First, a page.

We arrived at our camp site on the north side of the Middle Fork Lake inlet in time for a late lunch. The haze seemed to be clearing in the north and east. A couple of us went to reconnoiter Lee Lake (where they did spot the mysterious abandoned tent) while I stayed behind in a small bit of shade and rehydrated. The haze in the west created interesting sunset scenes.

Day 4: Our scheduled layover day began with some haze and overcast skies. We decided to hike up to Donna Lake (11060′), at the base of Pronghorn Peak (12388′).

We passed right next to the abandoned tent and called out but there was no reply. It was an expensive tent – a pyramid made of DCF – so it seemed strange that somebody would just leave it. We moved on without investigating further.

There was a pretty clear path along the east shore of Lee Lake but we lost it about halfway down the lake and began boulder-hopping and willow-whacking to make further progress and gain the needed altitude. We finally broke out into the saddle below Donna and then scrambled up the last eighth-mile and 200′ elevation. Getting close-up to that 1000+’ vertical face of Pronghorn Peak was pretty cool. We wondered if Jimmy Chen could climb it. We realize that getting to Photo Pass might not have been much more work than we just did.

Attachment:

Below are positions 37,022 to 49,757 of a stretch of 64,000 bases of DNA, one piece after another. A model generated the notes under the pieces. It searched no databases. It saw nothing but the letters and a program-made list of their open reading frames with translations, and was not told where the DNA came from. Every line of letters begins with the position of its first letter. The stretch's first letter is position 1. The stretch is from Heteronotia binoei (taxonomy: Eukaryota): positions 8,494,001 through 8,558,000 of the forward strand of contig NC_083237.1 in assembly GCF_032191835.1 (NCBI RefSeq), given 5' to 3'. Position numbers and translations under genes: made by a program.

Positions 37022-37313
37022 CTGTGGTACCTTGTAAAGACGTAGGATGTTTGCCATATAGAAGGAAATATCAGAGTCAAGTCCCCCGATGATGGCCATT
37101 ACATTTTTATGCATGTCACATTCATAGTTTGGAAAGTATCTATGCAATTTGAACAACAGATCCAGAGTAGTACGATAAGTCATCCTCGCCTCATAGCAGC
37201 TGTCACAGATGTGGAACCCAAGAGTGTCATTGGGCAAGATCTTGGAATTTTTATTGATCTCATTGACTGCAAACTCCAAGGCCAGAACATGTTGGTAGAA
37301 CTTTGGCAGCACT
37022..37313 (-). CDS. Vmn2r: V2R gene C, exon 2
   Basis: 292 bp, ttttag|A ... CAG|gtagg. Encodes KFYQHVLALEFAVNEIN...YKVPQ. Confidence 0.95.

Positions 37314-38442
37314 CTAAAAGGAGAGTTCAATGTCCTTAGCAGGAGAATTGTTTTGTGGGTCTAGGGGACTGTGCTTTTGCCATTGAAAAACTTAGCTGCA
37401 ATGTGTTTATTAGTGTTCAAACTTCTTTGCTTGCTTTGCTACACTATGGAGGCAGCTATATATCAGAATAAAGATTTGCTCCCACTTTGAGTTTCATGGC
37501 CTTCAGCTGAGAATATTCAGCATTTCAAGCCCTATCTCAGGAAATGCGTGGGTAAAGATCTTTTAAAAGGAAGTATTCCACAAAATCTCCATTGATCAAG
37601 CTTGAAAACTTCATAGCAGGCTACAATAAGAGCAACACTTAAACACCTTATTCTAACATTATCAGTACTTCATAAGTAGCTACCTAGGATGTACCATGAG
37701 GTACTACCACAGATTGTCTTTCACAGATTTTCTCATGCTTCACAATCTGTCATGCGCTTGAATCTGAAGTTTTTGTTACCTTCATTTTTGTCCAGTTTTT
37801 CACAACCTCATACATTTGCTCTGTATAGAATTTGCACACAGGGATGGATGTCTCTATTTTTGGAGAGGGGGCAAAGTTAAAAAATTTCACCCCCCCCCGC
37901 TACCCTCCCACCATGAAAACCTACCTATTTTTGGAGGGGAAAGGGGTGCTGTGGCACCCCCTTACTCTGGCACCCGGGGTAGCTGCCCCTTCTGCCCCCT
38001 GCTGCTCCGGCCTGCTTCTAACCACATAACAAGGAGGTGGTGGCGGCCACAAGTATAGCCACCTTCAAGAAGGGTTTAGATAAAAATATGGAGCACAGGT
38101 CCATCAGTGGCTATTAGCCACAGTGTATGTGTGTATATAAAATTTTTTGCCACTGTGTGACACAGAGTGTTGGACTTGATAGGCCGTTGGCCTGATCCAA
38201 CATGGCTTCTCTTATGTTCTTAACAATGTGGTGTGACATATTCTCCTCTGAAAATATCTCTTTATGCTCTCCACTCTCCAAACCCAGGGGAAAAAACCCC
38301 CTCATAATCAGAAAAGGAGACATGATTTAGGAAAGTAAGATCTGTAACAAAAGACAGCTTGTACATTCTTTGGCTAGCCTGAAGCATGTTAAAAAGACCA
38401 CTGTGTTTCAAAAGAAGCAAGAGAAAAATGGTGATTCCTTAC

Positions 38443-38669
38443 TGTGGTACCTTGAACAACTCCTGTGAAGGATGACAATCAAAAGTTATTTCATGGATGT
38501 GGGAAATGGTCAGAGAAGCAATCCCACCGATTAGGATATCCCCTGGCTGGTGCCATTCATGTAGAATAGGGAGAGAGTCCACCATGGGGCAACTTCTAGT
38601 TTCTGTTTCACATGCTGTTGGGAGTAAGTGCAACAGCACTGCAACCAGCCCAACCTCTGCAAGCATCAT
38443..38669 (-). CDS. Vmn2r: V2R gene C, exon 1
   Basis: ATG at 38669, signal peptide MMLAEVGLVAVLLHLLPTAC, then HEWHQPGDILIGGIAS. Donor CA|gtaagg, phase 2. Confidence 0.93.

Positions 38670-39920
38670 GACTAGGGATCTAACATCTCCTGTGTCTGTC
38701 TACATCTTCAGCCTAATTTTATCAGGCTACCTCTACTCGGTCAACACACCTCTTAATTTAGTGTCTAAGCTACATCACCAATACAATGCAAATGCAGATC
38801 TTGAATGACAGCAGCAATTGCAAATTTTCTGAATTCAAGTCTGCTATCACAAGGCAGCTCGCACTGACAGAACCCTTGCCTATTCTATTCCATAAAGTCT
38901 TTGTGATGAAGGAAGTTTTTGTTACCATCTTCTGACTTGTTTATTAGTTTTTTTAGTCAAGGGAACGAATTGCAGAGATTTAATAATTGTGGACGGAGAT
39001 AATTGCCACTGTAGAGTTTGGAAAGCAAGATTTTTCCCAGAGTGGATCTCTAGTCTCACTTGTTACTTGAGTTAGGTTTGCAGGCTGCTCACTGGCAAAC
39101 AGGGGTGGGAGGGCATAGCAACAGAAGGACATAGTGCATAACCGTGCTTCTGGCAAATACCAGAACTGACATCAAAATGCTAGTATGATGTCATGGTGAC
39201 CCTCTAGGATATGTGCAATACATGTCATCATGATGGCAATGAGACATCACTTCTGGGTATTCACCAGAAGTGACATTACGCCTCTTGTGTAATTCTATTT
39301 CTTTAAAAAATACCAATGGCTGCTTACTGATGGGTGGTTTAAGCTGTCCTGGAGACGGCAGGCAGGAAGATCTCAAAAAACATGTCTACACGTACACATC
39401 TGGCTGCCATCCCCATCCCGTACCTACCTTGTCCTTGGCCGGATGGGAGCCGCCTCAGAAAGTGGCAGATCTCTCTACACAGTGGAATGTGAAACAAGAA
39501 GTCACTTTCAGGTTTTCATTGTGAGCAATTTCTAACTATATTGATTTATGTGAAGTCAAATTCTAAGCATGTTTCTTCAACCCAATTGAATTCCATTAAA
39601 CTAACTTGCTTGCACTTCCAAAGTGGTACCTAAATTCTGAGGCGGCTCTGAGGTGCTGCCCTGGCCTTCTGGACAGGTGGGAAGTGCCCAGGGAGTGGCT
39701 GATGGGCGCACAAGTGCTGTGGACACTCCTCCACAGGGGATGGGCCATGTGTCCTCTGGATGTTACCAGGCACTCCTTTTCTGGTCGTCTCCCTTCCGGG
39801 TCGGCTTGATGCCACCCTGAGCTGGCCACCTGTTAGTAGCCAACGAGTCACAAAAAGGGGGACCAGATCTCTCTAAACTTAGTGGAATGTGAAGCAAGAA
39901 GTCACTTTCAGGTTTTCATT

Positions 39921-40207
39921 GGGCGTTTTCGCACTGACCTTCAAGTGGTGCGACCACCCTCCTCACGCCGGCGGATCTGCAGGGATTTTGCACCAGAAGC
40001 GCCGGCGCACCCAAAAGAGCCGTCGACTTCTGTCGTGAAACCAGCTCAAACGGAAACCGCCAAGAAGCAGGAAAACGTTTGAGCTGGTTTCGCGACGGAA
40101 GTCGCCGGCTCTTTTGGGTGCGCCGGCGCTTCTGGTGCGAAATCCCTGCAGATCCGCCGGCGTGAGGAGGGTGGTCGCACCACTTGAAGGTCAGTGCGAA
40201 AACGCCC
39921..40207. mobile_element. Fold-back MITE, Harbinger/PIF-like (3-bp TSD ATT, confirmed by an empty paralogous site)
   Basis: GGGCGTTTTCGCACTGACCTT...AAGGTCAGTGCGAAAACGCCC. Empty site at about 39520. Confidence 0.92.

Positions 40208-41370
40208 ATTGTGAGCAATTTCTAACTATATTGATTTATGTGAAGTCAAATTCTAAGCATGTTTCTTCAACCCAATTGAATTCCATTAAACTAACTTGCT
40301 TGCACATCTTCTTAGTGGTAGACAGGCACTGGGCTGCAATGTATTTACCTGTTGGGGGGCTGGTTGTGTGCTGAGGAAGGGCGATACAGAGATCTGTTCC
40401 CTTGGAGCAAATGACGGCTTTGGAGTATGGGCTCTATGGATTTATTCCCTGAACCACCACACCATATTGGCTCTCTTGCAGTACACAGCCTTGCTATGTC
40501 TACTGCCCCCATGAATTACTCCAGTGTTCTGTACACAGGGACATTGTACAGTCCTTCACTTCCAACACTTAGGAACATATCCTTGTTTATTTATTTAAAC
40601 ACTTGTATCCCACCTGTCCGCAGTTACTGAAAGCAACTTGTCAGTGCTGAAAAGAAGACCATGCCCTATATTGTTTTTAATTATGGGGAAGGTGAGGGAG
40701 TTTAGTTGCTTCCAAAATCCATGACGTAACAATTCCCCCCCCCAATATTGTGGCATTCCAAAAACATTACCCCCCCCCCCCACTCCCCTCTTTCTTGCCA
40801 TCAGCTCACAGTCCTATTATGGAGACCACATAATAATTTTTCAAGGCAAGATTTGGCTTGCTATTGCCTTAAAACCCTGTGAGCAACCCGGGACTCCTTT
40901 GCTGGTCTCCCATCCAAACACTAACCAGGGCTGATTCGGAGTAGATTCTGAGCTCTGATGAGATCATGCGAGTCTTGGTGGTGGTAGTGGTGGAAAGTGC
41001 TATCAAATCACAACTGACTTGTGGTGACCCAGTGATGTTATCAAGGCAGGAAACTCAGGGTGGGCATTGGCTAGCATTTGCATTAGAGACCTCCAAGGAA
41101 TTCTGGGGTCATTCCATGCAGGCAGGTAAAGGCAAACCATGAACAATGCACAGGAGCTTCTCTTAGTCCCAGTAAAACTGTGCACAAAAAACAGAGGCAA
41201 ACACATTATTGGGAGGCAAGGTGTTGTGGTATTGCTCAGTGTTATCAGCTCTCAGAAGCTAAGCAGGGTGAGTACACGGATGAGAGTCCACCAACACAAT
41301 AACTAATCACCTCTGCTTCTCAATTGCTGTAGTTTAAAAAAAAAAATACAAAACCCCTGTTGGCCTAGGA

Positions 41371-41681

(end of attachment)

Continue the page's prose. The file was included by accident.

The ridge east of Donna Lake leads to the pass into Bonneville Basin and while we were there we met one group heading to and another coming from. After lunch we started back to camp as the sky grew cloudy.

Back at the inlet of Lee Lake, the abandoned tent was still there and our calls still received no reply. We decided we had to look inside and report this to the Forest Service. Someone bravely unzipped the tent and inside was a lot of gear but no body. It was like the person just walked away and left everything behind. We took some pictures to add to our report, zipped the tent and started walking away. I happened to look toward Dragon Head as something big flew off it and circled toward us – a parasail! – before landing 100 yards away. After 3 days of climbing Dragon Head only to be stymied by the wrong winds, we happened to be present for this dude’s first successful flight. He said it was the first time anyone had flown off Dragon Head. I told him we thought maybe he was dead. He, of course, had no idea he was the subject of such fevered speculation and said we were the first people he had seen up there. Mystery solved.

Finally back at camp, a storm moved through. The winds were strong enough I felt like I needed to hold on to the tent poles to keep them from going anywhere while at the same time wondering if that’s a bad idea with all the the lightning. We had a few hours of decent weather afterward and then more rain about the time we went to bed.

Day 5: We woke to find last night’s rain frozen on everything. After breakfast I set to work scraping the ice off my tent with an old credit card. We eventually got some sun to thaw and dry the rest. The objective for the day is to hike over Middle Fork Pass (11020′) past Rainbow and Dream lakes to the south end of Raid Lake.